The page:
One step further with Ansible to automate Junos devices
Aug 1, 2016
Ansible is a very popular automation framework to manage and deploy all components of an IT infrastructure. Since 2014, Juniper has been providing Ansible modules for Junos to allow our customers to manage Junos devices with Ansible. These modules for Junos are available in Ansible Galaxy and will be referenced as “Galaxy Modules”.
In its latest release, Ansible is now officially supporting a group of modules for various network devices, including Junos. Juniper is very excited by this new partnership and we’ve been working closely with Ansible to make sure that these new modules will follow both Ansible and Juniper best practices. These modules for Junos will be referenced as “Core Modules”
As the Galaxy Modules have been available for some time, it was a great opportunity to redesign the Junos modules and add new capabilities to make Ansible even more compelling to manage Juniper devices. The “Core Modules“ are bringing some exciting new capabilities that will enable our customers to automate even more operations. (See the list of improvements below).
All modules, in Galaxy and in Core, are working over our management API, Netconf and are compatible with all devices running Junos 11.4+. For better maintainability, all modules are using the library PyEZ that intent to simplify the usage of the netconf API in Python. PyEZ is an open source library used by hundreds of our customers, Juniper actively develops and supports PyEZ.
What is available in Ansible 2.1
Starting Ansible 2.1, 6 Core Modules for Junos are available, these new modules are organized by topics, unlike the Galaxy Modules that are organized by action (1 action = 1 module). As a result, a smaller number of modules can cover even more use cases.
For our existing users of the Galaxy modules, the migration will be seamless as both Galaxy and Core modules can coexist on the same system.
Improvements available in the new Core Modules
As mentioned, there are several enhancements available in the new Core modules for Junos
Idempotency is an important capability in automation. An idempotent task will first check the state of the device and will make a change only if the current state does not match the required end state. Not all actions can’t be idempotent by nature, only modules that introduce a change are eligible.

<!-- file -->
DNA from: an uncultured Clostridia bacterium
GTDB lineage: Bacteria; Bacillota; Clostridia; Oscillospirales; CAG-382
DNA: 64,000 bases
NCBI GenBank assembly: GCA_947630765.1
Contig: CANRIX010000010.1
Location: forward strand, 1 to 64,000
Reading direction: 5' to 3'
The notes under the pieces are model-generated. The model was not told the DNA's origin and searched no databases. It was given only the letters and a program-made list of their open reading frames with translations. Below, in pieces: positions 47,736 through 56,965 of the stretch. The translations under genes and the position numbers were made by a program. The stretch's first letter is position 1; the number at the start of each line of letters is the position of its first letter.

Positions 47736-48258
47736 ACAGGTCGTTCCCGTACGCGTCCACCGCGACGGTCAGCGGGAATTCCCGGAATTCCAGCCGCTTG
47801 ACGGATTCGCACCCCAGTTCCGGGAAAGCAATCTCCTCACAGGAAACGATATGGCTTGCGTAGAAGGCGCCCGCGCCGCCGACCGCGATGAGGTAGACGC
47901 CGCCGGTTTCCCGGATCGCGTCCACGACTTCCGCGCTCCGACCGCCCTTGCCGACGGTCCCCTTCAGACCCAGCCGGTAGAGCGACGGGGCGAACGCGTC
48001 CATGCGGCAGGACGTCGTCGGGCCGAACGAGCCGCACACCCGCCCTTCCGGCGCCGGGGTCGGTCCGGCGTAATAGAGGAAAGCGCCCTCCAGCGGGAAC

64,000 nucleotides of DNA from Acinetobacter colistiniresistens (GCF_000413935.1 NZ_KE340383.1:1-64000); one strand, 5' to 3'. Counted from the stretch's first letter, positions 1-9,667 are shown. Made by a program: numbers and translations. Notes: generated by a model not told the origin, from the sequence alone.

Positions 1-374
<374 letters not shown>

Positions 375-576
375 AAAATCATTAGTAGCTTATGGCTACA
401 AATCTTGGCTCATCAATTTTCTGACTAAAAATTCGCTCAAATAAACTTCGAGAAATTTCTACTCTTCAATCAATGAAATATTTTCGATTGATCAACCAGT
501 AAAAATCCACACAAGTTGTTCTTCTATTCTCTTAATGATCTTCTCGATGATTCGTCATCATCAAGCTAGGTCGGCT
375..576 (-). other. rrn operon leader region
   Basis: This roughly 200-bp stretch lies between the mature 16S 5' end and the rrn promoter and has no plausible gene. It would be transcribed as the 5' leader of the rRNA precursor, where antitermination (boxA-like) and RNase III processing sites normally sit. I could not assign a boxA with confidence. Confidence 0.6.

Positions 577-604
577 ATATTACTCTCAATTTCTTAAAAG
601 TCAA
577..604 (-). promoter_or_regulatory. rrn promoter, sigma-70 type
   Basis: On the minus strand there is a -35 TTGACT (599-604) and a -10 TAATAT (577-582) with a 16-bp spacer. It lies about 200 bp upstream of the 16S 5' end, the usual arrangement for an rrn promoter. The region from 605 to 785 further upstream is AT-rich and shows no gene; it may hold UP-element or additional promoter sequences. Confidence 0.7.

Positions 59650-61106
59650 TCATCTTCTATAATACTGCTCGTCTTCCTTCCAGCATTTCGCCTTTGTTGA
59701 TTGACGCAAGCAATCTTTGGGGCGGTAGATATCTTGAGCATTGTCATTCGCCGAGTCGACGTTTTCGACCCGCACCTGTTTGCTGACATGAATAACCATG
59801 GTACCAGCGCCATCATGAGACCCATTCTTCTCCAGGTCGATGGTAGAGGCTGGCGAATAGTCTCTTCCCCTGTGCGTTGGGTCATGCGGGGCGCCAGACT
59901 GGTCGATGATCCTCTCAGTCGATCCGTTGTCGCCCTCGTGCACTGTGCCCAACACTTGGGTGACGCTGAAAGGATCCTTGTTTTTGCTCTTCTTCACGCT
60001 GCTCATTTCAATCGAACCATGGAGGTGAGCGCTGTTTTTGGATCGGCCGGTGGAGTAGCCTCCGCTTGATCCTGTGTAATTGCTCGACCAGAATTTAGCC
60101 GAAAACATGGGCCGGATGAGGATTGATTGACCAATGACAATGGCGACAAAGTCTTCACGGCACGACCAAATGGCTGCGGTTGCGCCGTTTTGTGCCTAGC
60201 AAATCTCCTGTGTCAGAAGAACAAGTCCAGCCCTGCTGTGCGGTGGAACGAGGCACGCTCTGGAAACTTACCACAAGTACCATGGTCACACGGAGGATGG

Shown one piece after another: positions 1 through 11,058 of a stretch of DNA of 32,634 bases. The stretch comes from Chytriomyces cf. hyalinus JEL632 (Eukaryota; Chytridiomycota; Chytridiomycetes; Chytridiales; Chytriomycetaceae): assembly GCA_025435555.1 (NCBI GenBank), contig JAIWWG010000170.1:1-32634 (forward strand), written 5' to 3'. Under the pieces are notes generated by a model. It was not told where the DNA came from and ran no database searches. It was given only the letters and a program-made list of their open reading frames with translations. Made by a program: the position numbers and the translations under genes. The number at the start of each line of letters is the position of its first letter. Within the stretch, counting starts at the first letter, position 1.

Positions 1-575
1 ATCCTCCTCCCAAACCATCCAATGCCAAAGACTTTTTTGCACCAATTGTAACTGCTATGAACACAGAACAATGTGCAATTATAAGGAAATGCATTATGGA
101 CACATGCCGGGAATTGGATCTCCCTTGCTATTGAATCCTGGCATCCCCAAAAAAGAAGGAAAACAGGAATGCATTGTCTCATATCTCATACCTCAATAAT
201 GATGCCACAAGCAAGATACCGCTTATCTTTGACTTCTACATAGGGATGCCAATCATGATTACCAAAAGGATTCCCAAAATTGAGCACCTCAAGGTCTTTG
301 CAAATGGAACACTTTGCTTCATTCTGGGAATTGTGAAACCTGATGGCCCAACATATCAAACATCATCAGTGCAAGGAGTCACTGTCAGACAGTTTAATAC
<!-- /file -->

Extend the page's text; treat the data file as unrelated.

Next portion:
The Core modules junos_config and junos_package are mostly idempotent, check the documentation for more details
Of course junos_command is NOT idempotent
2/ Convert XML to JSON
Junos Core modules are able to natively convert XML to JSON to pass returned information to Ansible. This new capability allows for a wide range of new use cases where information coming from Junos can be used to execute some tests or to dynamically generate other requests.
With this new capability, it’s possible to get the list of interfaces configured with OSPF from the configuration and check if there is a peering associated with each of them.
The conversion from XML to JSON is preferred over native JSON output because it works with more version of Junos
junos_fact can collect configuration in XML and convert to JSON
junos_command can convert XML responses and convert to JSON
The Core module junos_command integrates an option to validate the response received and retry it, if the response is not valid.
This capability opens the door to new use-cases like:
Wait for an action to complete > interface turn up
Verify element state > BGP state
Check command integrity
This method is preferred over Ansible native wait_for because it will maintain the session open with the device, while wait_for will force a new session
Starting in release 2.1, Ansible integrates a shared library to communicate with Junos devices. This library centralized the management of the netconf session, XML conversion to JSON etc ..
All Core modules are using this library.
Main benefits for the end user are:
Modules are easier to maintain, there is less duplicate of code
All Modules have homogeneous parameters and options name
New transport can be added more easily (console)
5/ Better integration with Ansible
The Core Modules have a better integration with Ansible, especially the options “—check” and “—diff” in cli that make it easier to understand the potential effect of a playbook without affecting your devices. These options are very useful in production and are very popular among Ansible users.
6/ Ansible tower
Core modules are officially supported in Ansible tower. Ansible tower is a Front End Graphical interface from Ansible and also provide REST API and RBAC.
The Ansible Tower dashboard provides a heads-up NOC-style display for everything going on in your Ansible environment.
Ansible tower is a product commercialized by Ansible
Both Core and Galaxy modules have a place
Moving forward, both Core and Galaxy modules will continue to evolve. Ansible and Juniper will support the Core modules and modules that are not generic enough to be incorporated into Ansible Core will remain in Galaxy.
For Juniper and Ansible customers, this evolution should be transparent and this model will guarantee the right balance between long term support and innovation.
Juniper keeps investing in Galaxy modules, recently new Galaxy modules oriented around operational management and system testing have been developed ... more information will be available soon on these.
Get started with Ansible
It’s very easy to get started with Ansible to automate your Junos devices.